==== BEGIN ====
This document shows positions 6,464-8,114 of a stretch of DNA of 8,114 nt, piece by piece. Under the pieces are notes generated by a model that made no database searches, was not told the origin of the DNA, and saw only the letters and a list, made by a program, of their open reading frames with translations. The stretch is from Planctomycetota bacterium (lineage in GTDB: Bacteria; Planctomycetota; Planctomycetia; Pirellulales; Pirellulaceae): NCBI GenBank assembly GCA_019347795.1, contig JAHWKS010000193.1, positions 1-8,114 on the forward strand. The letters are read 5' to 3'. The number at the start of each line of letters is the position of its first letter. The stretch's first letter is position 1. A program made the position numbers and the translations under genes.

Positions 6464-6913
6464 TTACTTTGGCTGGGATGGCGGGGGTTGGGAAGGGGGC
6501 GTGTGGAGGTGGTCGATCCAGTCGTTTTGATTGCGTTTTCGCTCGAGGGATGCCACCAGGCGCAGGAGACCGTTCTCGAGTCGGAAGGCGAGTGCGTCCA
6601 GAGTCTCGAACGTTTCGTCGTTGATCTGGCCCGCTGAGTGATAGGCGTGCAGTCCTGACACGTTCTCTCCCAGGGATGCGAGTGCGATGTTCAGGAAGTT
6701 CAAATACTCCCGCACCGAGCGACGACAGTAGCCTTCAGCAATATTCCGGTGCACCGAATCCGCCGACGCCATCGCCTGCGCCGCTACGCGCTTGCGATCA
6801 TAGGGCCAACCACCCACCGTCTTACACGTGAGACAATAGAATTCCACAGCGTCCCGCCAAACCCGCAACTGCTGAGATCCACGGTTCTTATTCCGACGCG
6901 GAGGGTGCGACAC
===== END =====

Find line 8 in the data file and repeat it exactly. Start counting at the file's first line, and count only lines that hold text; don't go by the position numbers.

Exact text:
6901 GAGGGTGCGACAC